Justice Summit Should Address Delay In Trials, Congestion In Correctional Centres – Nasarawa State Solicitor-General

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Barr. Isaac Edoh (standing with the microphone during a function).

Mediaage NG News – ABUJA, Nigeria (Thursday 25th April, 2024)

The Solicitor General, Nasarawa State Ministry of Justice, Isaac Edoh is of the opinion that the fallout from the National Justice Summit should address delay in trials of cases, congestion in correctional centres and improvement in the entire judicial system in the country.

Speaking with Mediaage, he also said there are problems of Judges giving different opinions when it comes to judgments delivered. When these are met, he there will be greater trust in the judiciary, he revealed.

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“I believe we are going to sanitise the judiciary. There is no perfect society but, ideally, there are certain things expected of a nation. At least, things should be seen good to some extent, to avoid some criticism, he began while speaking prior to the opening day of the National Justice Summit.

“Essentially, what we had was a technical session but, for us to look at the draft policy on justice 2024. We aimed towards an improved system of justice delivery in the country. It is all inclusive, irrespective of your religious background, ethnicity and gender. It’s all encompassing.

“We want to have a system whereby, wherever you find yourself in the country as a Nigerian, we will be able to implement the policy the way it ought to be. It’s the stakeholders and other entities that need to implement, that is the Ministry of Justice, both at the federal and state levels, the law enforcement agents, civil societies, Journalists and Non-Govenmental Organisations (NGOs). They need to play their parts to ensure that justice is done to every citizen of Nigeria, irrespective of background or location.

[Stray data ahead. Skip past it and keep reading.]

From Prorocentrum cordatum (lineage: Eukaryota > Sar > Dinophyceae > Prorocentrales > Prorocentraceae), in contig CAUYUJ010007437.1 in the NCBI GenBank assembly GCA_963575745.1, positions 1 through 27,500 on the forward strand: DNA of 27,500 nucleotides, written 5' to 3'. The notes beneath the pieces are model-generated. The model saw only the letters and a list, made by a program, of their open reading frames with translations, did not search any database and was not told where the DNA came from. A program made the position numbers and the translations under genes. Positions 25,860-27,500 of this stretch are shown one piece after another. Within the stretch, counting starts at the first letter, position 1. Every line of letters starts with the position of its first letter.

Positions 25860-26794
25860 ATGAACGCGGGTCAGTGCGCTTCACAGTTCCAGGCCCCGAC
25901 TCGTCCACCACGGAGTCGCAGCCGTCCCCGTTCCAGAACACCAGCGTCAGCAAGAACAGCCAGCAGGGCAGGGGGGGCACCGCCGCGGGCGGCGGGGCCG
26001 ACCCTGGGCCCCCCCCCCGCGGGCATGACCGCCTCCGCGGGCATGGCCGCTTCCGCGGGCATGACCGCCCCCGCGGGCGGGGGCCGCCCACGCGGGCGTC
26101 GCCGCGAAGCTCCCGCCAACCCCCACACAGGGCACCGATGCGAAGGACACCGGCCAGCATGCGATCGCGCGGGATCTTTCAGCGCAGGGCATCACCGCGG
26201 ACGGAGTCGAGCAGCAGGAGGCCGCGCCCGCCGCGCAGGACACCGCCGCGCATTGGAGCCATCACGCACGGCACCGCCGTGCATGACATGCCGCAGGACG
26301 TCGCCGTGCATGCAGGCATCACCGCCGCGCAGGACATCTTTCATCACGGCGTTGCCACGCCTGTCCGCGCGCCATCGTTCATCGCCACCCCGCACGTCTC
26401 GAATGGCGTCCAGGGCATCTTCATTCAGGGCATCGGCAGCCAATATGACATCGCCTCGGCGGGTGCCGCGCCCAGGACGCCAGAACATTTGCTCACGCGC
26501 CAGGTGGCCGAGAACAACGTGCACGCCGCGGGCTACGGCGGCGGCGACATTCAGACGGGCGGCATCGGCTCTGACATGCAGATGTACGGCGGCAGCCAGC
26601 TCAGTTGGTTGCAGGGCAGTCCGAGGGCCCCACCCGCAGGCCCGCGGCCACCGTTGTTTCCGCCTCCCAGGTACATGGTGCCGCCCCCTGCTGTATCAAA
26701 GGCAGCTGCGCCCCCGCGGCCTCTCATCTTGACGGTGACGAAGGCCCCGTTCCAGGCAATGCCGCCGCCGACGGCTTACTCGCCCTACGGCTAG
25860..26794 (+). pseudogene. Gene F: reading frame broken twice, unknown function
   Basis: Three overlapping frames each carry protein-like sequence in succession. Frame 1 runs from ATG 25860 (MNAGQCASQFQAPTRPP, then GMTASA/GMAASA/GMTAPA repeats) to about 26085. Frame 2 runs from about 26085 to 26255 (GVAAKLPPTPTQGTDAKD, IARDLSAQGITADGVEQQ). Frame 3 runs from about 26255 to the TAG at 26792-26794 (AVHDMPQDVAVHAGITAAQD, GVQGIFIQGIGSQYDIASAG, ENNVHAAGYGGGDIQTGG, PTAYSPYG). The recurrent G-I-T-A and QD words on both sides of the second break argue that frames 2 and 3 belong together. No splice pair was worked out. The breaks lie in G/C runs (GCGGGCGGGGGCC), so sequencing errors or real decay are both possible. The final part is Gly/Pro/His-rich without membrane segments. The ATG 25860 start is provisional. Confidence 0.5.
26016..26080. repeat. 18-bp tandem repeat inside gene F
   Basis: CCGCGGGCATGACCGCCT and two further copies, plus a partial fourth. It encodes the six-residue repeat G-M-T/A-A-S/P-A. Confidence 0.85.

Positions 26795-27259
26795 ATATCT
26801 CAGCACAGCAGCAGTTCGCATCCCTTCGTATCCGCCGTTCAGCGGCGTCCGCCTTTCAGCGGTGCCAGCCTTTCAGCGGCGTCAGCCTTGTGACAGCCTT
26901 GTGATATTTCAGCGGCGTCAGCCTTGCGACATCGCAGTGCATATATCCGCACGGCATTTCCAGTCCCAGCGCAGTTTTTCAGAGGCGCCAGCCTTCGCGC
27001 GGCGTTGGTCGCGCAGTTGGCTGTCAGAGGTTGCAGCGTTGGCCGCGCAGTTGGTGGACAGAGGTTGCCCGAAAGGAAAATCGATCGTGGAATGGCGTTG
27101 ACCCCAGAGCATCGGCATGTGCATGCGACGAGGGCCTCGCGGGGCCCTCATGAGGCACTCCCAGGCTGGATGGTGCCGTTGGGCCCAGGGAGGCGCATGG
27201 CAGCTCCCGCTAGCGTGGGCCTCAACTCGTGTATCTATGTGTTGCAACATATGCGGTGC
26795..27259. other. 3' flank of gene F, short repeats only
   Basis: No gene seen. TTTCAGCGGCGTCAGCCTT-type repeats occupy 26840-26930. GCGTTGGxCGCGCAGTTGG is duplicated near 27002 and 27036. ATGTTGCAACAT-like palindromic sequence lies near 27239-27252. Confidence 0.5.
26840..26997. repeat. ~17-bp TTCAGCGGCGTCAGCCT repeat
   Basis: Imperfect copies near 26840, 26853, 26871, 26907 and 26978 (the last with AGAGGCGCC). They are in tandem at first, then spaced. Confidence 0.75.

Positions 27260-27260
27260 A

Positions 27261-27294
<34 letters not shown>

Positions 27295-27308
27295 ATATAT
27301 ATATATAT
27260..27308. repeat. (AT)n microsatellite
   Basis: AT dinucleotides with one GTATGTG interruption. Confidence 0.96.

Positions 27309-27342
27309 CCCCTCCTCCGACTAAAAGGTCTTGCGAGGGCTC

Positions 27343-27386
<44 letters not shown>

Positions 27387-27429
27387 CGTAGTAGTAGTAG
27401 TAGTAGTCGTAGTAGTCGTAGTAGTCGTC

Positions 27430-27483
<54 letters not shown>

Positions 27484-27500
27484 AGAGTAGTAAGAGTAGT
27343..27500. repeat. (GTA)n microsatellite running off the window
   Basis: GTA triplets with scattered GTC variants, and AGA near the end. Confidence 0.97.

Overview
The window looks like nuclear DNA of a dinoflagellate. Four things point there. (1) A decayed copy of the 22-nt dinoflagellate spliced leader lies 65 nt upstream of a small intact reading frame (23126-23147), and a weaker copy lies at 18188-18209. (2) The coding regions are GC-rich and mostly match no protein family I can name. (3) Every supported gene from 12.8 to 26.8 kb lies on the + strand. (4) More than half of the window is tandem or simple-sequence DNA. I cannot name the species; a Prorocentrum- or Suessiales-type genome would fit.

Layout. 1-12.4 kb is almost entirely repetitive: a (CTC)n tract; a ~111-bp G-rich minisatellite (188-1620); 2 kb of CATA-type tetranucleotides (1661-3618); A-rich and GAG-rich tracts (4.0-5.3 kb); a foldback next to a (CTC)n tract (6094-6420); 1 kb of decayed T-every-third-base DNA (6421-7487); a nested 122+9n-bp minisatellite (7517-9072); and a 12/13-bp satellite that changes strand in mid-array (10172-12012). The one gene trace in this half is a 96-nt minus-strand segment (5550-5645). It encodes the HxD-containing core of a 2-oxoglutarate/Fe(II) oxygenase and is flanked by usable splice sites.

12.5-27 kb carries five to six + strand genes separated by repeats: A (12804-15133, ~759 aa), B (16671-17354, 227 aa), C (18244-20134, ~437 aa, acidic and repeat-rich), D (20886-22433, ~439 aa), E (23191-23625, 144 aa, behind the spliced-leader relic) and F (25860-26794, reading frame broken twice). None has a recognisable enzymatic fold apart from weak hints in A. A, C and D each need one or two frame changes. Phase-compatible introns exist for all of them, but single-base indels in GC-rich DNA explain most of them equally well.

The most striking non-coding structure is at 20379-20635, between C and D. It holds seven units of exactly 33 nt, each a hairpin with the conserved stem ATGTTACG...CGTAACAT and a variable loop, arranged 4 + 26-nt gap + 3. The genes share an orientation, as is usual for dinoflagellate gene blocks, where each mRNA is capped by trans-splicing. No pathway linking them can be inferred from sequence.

“I’m a solicitor and prosecutor, I’ve attained and held some key positions in the Ministry of Justice. I was a one time Director, Civil Litigation, Director, Public Prosecution (DPP) before I became the Solicitor General of the state. I discovered that in the course of my job as a lawyer, your duty is to prosecute the matter or defend the civil matter. You cannot be a lawyer and witness at the same time.

“It is the civil society, individuals that are witnesses to strengthen your case, including the law enforcement officer whose duty is to investigate a crime. But, sometimes, when you are prosecuting a case, witnesses are no where to be found and some of these witnesses are Investigative Police Officers (IPOs) who might have gone on transfer and their presence needed. To process their movement back may not be easy.

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“Imagine a police officer who has been transferred to a place like Lagos from Nasarawa state. Asking him to come and witness in court on what he did as an investigator, sometimes, he may not be willing to come, considering the high cost of transportation because, he may not want to come by road. Who foots this bill if he agrees to come. Also, due to the nature of their jobs there, it could be difficult to pull and bring them here”, he said.

He also disclosed that some victims of crime are not willing to present themselves, probably, because of the stigma, especially when it has to do with a rape case.

“They might have compromised and not want to give a statement because, it is possible they don’t want the identity of the victim to be publicised. In some cases, both parties might have agreed to settle out of court without informing the prosecutor. Since you cannot be a lawyer, as well as witness, you will be handicapped.

He asked for more collaboration between the ministry and law enforcement organisations, including journalists and civil societies. He urged the government to increase the budgetary allocation to enable faster operations in the judicial sector.

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